Thu, 03 Jul 2003

Govt may revoke chicken leg import ban

Adianto P. Simamora, The Jakarta Post, Jakarta

The government is considering revoking a two-year ban on chicken leg imports from the United States after the World Trade Organization (WTO) raised concern over the protective measure.

According to a report delivered by Indonesian government to the WTO's Trade Policy Review Mechanism (TPRM) meeting in Geneva, the government, after revoking the ban, may raise import tariffs on chicken legs from its current level of 5 percent in a bid to protect the domestic market.

"Although the plan is still under review, the government may decide to rescind the import ban (on chicken legs) and will protect the domestic market by raising the tariff," a report said.

The WTO assessed Indonesia's economic and trade policies over the past four years in Geneva on Monday to determine whether or not the policies violated the WTO ruling.

Minister of Industry and Trade Rini MS Soewandi said that the WTO had sought clarification from Indonesia over the ban on chicken leg imports.

"We stress that chicken leg imports must meet the halal criteria and importers must get the halal certification," she said.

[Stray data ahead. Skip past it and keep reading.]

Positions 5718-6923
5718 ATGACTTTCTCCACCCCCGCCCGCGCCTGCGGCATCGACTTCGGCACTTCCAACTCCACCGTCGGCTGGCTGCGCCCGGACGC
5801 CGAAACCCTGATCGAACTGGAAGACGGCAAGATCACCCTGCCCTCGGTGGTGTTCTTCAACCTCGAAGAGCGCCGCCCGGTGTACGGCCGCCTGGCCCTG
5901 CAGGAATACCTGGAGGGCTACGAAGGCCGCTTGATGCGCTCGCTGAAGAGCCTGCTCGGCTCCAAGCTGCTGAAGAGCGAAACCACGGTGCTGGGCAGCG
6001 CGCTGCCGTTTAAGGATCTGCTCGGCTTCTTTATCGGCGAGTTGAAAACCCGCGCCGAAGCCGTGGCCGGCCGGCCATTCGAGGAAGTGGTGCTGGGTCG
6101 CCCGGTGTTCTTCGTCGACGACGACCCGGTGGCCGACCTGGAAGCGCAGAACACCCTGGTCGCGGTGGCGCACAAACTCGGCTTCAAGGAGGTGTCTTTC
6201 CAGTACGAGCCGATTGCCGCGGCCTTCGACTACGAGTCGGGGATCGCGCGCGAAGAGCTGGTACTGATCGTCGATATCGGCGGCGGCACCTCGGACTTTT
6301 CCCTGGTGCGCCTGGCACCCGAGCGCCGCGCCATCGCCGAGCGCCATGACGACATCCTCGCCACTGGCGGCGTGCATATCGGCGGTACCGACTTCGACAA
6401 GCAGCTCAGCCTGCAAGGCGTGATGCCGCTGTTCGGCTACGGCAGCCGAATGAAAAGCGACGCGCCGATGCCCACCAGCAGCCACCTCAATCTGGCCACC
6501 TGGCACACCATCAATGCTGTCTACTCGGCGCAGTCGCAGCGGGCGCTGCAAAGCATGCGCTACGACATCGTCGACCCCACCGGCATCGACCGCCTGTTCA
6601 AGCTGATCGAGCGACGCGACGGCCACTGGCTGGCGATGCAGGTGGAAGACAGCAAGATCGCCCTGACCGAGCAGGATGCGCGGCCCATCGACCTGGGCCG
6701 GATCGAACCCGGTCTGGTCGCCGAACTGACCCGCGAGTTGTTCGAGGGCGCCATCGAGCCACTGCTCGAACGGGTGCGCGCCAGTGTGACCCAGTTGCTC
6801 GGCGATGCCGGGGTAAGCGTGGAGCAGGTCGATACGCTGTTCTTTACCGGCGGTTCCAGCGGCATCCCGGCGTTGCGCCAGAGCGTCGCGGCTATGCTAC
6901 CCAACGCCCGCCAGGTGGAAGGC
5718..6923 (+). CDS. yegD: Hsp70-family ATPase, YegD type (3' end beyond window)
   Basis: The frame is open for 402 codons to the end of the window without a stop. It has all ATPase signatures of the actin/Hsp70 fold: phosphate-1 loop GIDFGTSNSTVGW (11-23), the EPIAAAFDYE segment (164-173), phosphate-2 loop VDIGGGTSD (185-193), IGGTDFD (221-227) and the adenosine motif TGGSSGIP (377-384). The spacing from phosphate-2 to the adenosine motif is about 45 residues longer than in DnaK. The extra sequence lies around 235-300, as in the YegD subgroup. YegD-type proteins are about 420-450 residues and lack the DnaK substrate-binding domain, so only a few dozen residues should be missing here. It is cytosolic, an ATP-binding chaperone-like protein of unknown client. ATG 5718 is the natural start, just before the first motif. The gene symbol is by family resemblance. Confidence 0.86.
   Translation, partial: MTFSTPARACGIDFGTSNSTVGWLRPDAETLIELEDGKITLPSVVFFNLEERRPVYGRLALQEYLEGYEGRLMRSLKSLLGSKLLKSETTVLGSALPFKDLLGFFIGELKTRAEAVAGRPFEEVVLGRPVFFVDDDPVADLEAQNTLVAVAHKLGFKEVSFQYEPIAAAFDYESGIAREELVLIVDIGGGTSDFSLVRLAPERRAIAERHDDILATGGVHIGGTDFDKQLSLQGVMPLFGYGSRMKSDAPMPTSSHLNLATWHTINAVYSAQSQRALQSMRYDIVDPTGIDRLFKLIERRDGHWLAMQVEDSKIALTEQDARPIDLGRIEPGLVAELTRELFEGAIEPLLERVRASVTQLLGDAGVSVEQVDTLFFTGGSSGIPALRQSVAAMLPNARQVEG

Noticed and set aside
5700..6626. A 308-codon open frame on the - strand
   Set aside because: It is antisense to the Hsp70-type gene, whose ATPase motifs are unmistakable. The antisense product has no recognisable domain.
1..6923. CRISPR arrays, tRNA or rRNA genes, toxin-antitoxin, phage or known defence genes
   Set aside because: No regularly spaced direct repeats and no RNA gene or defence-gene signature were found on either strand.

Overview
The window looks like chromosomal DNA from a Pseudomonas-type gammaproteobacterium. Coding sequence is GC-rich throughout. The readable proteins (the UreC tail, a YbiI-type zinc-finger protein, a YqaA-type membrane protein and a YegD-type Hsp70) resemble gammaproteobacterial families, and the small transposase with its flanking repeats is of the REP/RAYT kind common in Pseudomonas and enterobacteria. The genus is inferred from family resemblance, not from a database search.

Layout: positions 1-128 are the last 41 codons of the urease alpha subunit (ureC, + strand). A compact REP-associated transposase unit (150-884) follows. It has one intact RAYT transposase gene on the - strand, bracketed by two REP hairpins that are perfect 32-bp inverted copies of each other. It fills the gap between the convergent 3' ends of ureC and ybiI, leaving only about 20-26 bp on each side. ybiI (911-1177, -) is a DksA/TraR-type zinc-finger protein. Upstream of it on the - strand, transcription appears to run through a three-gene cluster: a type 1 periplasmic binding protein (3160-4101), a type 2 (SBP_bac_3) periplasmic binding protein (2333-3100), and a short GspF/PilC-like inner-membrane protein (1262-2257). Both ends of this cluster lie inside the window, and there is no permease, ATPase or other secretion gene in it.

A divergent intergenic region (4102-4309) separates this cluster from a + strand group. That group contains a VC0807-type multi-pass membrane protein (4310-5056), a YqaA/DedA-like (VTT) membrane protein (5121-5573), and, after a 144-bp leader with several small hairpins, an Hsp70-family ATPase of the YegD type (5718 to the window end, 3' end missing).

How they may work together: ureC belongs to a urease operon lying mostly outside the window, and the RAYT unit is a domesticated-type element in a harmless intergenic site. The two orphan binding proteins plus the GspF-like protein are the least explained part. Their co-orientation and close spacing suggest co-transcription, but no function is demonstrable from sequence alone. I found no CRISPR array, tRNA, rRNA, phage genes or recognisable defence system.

According to the halal criteria, the chickens must be slaughtered in accordance with Islamic tradition.

"We (the government) are now holding talks with relevant officials as to whether to allow chicken leg imports after they (importers) meet such halal criteria," Rini told reporters after opening a warehouse exhibition on Wednesday.

The import of chicken legs from the United States, the world's largest exporter of cheap chicken leg quarters, has been a controversial issue in Indonesia over the past two years.

The Ministry of Agriculture has banned U.S. chicken leg imports in May 2001 to protect local poultry farmers and consumers amid concerns that the U.S. products were not halal.

In another development, Rini said that the government had also canceled a plan to regulate rice imports.

"We have decided not to limit rice imports into the country as the harvest season has passed," she said.

In June, she disclosed a plan to limit rice imports to avoid an oversupply amid the harvest season.

Under the plan, rice imports can only enter the country through designated seaports. Currently, rice can enter the country via any seaport.

Rini recently also sent a letter to Coordinating Minister for Economic Affairs Dorodjatun Kuntjoro Jakti asking him to ban the rice imports for at least three months.

The price of unhusked rice dropped to around Rp 800 (about 9.7 U.S. cents) per kilogram recently, compared to the government's target of Rp 1,095 per kg. Many said that the drop was mainly due to the influx of cheaper imported rice.

The country's rice output is expected to reach about 32 million tons this year.